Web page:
We’ve been talking for years about the need for advisers to price their services based on value and to break the link between the payment for that service from the mechanism by which it is paid; which has traditionally been through the product whether that be a commission or a percentage of the value invested.
As soon as these conversations occur we have a tendency to get side-tracked by debates about whether clients will be happy to pay upfront for advice and what price the market will bear. These debates increased in number as the RDR deadline approached, but now we are in the new world advisers should be discussing with their clients how much they are being paid for their services and what they will deliver, along with distinct differences provided by the other parts of the food chain, for example the fund manager and the platform.
There are two key elements to consider here. First, how do advisers demonstrate value to their clients and second, how do advisers ensure that value is delivered consistently across the business? In each of these areas the starting point must always be the client.
Know your clients and their needs
What type of people are they and at what life stage? What are their typical hopes and fears and what are they looking for in a quality adviser? What does it mean to them to receive the service that they are looking for? Where might they go for advice and what does your competition offer them and at what price?
What is really important is to recognise that your service will not be for everyone and to consider carefully who your target market is. There will be several clients who will not place a value on your services and, incidentally, who you also may not value as clients.
There are also a group of clients (research suggests around a third) who are highly price sensitive. The good news here is that the other two thirds are at least willing to have a conversation about your offer and consider whether they believe it represents value for money.
Communicate your promises
I am avoiding the word ‘proposition’ here because ‘promise’ makes the assumption that something actually has to be delivered. But you need to articulate what is it that you offer for your clients and is this consistently communicated in everything that you do?
This involves the development of your ‘story’ that tells your clients who you are, what you do, why it is important to them, what they can expect to receive, what the benefits are and how much it is going to cost them.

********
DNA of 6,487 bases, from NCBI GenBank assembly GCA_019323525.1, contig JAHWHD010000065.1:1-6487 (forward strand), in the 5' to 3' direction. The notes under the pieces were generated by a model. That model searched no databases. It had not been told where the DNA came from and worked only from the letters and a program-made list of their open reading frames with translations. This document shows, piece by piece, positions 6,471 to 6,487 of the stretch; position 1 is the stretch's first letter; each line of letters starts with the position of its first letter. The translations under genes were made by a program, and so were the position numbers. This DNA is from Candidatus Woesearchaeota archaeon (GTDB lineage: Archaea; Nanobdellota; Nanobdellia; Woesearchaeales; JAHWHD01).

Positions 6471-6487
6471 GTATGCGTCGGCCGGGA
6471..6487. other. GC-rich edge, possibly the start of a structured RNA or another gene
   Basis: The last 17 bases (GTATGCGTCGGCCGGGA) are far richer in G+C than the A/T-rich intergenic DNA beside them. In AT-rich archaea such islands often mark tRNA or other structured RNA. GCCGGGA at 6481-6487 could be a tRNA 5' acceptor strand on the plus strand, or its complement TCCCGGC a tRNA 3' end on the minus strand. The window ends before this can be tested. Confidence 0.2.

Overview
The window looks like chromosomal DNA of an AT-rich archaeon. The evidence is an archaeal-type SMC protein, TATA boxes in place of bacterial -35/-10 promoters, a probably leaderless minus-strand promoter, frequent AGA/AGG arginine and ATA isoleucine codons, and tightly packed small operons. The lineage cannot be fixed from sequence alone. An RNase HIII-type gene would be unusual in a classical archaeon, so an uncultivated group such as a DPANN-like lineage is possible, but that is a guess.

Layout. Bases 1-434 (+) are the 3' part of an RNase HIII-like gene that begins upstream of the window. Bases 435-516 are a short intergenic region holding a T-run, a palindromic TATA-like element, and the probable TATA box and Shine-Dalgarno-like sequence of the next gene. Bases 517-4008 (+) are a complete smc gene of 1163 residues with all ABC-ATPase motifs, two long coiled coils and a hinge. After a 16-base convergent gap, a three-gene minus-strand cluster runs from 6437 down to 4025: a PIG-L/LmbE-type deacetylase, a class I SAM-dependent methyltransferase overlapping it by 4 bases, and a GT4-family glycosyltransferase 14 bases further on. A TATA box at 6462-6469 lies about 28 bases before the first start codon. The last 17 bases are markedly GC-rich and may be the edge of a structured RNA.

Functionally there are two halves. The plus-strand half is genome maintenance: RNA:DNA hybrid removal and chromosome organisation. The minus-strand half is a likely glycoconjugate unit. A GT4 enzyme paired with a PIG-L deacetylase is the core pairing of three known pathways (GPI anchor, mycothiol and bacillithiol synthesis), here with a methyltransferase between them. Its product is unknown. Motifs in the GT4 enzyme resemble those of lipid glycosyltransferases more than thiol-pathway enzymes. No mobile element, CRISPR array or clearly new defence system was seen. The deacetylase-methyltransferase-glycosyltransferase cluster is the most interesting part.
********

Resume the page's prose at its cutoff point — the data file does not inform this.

Testimonials and recommendations from satisfied clients or other professionals are likely to result in clients who are best suited to your offer.
This is an area where advisers often feel they should be prepared to offer discounts to clients in some circumstances. Clearly if the pricing has been calculated appropriately based on the cost to the business of delivering the service and the perceived value to the client, then discounting should never be necessary.
Be prepared to be flexible if the client is able to offer value to your business in other ways (through introductions to other valuable clients for example) but also, be prepared to back off if it feels like this may not be a productive relationship for you.
Deliver what you promise
The objective here is to ensure that you can deliver your promise at the lowest sustainable cost without compromising on the quality of the delivery. Delivering your promise efficiently means that you can capture margin and/or position your price at a competitive level if you are seeking to grow market share.
This is all about ensuring you are exploiting your own strengths and utilising the strengths of others where they are better able to deliver a service on your behalf, can deliver it at lower cost or can help you reduce the risk by relying on their expertise.
In the world of financial advice this will involve considering how you can specifically add value and whether there are other ways of delivering that value that ensure consistent delivery to the client. Most often this will involve consideration and selection of business partners in areas such as:
back office administration (practice management systems)
portfolio construction (attitude to risk, asset allocation and model portfolios)
implementation and management of investments (platforms)
investment management (discretionary managers, multi-managers).
As these components combine to deliver your value proposition it is important to consider your approach to due diligence in selecting a partner that you can trust and that can add value to your business.
In the platform space any adviser should consider the extent of the support offered alongside the usual hygiene factors such as price, tax wrappers, functionality, investment range and financial stability. What value can the provider offer to the adviser business that enables you to demonstrate value to your clients and maintain your margin?
The other areas to consider in your due diligence should be the service quality you can expect, the training and support available to help you gain the maximum efficiencies from the platform and, of course, the extent to which the provider can support you in growing and developing your business through consultancy support for example.
Remember, these providers are there to support you in delivering your proposition to your clients.
Of course, price will be one of the key considerations but value and quality should also be thoroughly investigated.
David Thompson is managing director of Elevate